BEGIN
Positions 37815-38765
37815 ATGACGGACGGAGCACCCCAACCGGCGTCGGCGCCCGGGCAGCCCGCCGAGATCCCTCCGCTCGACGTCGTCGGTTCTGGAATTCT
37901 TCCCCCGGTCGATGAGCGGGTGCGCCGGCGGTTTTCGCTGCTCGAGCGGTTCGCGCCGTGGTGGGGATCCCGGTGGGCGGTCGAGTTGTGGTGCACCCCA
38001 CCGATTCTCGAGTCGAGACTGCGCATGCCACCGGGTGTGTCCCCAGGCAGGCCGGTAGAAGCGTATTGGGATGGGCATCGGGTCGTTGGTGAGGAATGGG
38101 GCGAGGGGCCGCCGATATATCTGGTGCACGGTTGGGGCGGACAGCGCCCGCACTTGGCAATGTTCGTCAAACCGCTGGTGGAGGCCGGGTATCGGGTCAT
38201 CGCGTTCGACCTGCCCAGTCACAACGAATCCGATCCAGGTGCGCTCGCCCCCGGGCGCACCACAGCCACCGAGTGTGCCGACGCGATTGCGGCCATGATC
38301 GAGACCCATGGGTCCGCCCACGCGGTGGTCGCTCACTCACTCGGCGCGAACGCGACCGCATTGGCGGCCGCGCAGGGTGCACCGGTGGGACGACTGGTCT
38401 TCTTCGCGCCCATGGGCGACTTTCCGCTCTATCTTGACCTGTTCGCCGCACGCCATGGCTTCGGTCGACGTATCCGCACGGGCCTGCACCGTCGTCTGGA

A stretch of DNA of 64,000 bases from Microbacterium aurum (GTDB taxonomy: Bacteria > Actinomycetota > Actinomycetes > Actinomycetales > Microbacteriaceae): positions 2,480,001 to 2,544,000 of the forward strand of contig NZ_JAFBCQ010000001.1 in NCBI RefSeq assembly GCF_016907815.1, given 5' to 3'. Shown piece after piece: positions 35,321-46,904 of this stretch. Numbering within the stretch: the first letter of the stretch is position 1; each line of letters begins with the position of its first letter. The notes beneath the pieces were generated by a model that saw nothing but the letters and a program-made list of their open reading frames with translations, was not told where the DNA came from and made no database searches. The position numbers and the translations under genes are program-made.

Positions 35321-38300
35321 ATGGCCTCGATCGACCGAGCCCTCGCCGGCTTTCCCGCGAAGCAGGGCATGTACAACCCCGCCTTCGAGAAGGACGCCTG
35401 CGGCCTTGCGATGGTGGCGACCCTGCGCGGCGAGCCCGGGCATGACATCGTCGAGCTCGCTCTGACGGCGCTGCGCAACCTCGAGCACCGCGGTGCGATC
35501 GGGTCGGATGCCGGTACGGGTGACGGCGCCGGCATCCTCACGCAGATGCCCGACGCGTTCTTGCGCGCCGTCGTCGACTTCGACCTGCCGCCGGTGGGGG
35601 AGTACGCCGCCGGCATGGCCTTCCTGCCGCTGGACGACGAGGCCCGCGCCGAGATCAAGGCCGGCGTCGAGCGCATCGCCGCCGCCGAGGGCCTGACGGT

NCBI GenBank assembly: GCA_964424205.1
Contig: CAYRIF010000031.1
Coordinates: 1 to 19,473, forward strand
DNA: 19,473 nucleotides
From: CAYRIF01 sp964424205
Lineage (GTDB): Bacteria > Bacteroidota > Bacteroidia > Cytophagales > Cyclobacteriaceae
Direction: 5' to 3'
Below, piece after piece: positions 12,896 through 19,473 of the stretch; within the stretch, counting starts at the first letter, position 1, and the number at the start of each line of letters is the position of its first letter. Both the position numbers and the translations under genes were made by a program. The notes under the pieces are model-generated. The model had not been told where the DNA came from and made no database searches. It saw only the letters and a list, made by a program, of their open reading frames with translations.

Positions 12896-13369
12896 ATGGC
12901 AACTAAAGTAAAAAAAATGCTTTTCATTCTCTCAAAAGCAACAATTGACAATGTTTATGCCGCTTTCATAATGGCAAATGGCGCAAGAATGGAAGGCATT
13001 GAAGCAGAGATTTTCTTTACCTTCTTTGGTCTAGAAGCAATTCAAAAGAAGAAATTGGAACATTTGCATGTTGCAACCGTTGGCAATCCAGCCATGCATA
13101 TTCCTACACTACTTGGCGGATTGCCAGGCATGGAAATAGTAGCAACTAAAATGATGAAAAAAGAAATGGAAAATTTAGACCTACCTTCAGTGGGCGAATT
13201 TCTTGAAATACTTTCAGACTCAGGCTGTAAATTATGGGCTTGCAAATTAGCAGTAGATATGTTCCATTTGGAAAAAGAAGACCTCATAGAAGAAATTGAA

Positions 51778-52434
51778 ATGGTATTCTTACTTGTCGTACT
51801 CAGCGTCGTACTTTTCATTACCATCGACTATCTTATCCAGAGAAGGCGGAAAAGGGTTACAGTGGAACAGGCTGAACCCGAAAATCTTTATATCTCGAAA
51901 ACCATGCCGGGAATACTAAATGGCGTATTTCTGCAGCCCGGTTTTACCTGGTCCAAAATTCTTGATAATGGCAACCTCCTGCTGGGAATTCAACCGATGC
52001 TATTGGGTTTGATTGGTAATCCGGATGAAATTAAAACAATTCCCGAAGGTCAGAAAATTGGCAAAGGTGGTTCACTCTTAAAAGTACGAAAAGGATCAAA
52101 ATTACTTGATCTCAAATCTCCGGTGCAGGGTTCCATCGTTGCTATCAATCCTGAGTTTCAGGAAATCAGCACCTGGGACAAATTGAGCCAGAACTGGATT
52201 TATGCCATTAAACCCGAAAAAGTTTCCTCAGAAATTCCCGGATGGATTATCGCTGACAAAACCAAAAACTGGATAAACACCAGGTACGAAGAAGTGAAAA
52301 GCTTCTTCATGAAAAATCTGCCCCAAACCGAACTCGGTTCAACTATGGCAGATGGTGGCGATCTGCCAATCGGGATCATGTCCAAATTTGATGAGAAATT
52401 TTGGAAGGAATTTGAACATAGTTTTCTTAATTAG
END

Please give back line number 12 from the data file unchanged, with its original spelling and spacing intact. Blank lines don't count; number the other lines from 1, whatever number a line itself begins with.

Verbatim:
35401 CGGCCTTGCGATGGTGGCGACCCTGCGCGGCGAGCCCGGGCATGACATCGTCGAGCTCGCTCTGACGGCGCTGCGCAACCTCGAGCACCGCGGTGCGATC